But disappointment is in the eye of the beholder and it depends largely on what you expect to get out of the game. Change those expectations and you can drastically change your enjoyment too. This second time around I've been paying far more attention to all the details—letters, dialogue, the decor of an establishment—and our Forest Hut is no exception. Paying attention to something other than the fast travel and the lack of an exclamation point (depicting a quest), I found a surprising number of intriguing details. Such as the woman and her presumed child on the bed, a cloud of flies implying they'd been dead for some time. Or the decorative flowers surrounding them and the still lit candles. There’s also the man outside, hanging from the tree. As with most things in the Witcher franchise, this mystery wasn't a kind one.

It’s still a mystery though and I wasn't the only player intrigued by it. Plugging "Witcher 3 Forest Hut" into google will bring up a Reddit thread titled "Forest Hut Story" with the poster asking if anyone knew what had happened here and if it was a part of the story that they just hadn't gotten to yet. They're "really curious” to know more. A couple posters confirm that they'd also found the hut in question and from there they begin theorizing together, crafting potential scenarios based on these details. One fan, Itsamee, writes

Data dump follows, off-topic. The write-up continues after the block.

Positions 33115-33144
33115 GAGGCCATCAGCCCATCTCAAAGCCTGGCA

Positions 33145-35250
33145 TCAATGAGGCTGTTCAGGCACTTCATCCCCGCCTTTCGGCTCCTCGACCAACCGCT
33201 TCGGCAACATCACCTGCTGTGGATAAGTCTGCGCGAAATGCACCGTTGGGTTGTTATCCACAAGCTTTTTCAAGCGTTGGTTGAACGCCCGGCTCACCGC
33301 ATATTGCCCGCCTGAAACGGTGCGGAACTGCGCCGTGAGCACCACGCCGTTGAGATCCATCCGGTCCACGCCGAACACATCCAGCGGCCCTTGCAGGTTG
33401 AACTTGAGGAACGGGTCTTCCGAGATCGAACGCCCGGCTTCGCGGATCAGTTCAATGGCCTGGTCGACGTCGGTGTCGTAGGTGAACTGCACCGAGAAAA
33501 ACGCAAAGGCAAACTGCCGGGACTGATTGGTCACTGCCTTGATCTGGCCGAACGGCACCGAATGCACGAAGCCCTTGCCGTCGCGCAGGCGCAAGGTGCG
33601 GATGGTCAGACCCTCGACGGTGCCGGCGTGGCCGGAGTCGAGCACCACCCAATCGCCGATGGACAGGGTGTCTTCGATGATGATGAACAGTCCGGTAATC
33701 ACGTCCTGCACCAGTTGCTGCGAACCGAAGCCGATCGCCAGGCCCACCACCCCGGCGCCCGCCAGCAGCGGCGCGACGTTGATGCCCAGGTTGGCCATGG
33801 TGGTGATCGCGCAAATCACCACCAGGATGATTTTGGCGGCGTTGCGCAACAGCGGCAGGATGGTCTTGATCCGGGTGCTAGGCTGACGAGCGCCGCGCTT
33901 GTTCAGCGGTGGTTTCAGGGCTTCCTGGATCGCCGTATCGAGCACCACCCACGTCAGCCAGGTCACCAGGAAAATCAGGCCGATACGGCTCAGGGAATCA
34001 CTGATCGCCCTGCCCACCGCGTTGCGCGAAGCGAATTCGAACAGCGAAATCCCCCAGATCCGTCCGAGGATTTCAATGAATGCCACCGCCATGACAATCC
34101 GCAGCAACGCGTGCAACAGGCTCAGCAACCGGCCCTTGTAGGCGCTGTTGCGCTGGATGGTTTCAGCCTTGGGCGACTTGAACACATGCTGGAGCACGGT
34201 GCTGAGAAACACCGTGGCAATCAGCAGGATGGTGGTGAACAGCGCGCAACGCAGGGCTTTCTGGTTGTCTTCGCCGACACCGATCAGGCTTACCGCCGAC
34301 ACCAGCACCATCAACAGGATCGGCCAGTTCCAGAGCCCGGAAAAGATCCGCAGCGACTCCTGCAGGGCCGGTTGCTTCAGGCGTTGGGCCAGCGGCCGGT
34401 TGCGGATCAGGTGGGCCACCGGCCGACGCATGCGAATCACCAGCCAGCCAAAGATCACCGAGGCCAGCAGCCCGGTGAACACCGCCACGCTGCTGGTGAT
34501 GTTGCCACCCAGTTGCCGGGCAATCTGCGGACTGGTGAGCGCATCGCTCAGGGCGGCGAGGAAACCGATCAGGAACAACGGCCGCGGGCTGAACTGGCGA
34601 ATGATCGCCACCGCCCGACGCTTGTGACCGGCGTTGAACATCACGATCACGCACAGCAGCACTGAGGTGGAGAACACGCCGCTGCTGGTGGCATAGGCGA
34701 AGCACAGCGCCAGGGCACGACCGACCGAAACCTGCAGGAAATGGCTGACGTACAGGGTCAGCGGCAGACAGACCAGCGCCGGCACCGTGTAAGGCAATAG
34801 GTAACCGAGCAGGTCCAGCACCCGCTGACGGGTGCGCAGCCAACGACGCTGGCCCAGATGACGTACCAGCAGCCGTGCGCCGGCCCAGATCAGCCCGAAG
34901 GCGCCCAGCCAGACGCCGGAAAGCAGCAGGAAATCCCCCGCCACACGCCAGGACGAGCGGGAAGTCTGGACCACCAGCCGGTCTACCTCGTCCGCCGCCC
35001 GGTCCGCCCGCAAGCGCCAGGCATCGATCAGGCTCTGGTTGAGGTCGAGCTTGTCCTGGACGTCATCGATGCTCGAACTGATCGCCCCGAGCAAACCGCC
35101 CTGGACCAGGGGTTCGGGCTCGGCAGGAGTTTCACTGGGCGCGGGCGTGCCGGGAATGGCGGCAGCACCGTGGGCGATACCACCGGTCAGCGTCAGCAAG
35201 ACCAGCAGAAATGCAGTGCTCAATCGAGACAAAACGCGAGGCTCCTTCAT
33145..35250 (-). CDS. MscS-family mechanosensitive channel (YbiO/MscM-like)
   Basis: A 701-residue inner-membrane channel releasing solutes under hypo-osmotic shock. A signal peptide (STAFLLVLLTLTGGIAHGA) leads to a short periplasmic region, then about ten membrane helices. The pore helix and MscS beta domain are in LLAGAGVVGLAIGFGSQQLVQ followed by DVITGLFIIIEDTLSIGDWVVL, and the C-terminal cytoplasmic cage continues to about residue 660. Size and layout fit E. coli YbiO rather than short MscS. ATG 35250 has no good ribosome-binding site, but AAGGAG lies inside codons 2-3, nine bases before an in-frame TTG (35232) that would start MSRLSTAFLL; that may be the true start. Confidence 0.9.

From what i've gathered, the bandits nearby hung the man (reason unknown). His wife was obviously heartbroken, she couldn't live any longer. She also didn't want to leave her daughter so she took her along. She decorated the floor with flowers and candles, probably took some kind of poison, gave some to her daughter and cuddled until they fell into an eternal sleep.

From what I've personally been able to gather, there's no evidence that the man died as a result of bandits. Likely, perhaps, given the number of bandit camps nearby, but hardly proven. Itsamee then extrapolates from this assumption to conclude that the woman was "obviously" heartbroken and took her own life, though we don't know that for sure either. Nor that she decorated their home, nor that she took poison. It's, again, arguably likely given details like the empty jug by the side of the bead, but hardly a sure thing.

Evidence of this exists in BoberinoJones' story that reverses the events. They believe that bandits arrived and harmed the women and her child, resulting in their death. From there the husband came home, found the tragedy, laid out the flowers in his family's honor, and proceeded to hang himself. There is, after all, an overturned stool by his feet. However, another commenter points out that this is unlikely to be a suicide given the hood over his head and the fact that his hands are bound behind his back.

Similar threads go back and forth on these details. Do the endregas you encounter—one of Wild Hunt’s dangerous mobs—have any importance? Were the Nilfgaardian soldiers involved? Was it bandits all along? The plague? Something that didn’t leave its mark beyond meager belongings strewn about and three bodies? The game itself provides no answers, with the location description only discussing life before the tragedy: